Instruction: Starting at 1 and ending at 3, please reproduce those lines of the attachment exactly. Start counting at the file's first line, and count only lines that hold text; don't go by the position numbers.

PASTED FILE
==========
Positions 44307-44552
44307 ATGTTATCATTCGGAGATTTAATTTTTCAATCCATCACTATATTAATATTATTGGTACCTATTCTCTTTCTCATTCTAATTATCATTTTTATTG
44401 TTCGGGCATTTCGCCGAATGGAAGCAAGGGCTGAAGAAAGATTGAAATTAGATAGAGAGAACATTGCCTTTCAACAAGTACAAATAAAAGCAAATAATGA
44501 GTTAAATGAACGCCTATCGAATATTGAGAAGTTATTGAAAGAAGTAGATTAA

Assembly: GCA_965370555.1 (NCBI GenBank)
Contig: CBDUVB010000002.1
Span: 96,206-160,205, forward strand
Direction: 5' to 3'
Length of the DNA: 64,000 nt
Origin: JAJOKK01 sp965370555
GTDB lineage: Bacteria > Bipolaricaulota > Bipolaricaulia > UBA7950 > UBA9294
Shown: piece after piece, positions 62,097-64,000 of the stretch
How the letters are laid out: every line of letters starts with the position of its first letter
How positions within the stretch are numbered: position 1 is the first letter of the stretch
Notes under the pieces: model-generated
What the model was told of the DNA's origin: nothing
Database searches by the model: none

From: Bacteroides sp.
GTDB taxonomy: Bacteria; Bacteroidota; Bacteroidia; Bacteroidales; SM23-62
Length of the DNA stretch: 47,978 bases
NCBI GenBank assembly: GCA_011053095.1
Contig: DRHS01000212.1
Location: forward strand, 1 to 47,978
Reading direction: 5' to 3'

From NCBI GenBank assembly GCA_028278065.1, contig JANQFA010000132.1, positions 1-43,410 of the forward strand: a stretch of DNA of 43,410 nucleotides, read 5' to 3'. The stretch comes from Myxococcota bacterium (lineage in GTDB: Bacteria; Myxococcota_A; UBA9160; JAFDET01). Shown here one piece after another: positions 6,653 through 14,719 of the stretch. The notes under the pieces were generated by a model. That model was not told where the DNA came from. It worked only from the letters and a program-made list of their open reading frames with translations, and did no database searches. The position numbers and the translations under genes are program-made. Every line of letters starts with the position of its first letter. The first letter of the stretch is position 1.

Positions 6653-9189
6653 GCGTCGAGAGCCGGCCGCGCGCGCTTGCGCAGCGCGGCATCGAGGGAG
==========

Positions 44307-44552
44307 ATGTTATCATTCGGAGATTTAATTTTTCAATCCATCACTATATTAATATTATTGGTACCTATTCTCTTTCTCATTCTAATTATCATTTTTATTG
44401 TTCGGGCATTTCGCCGAATGGAAGCAAGGGCTGAAGAAAGATTGAAATTAGATAGAGAGAACATTGCCTTTCAACAAGTACAAATAAAAGCAAATAATGA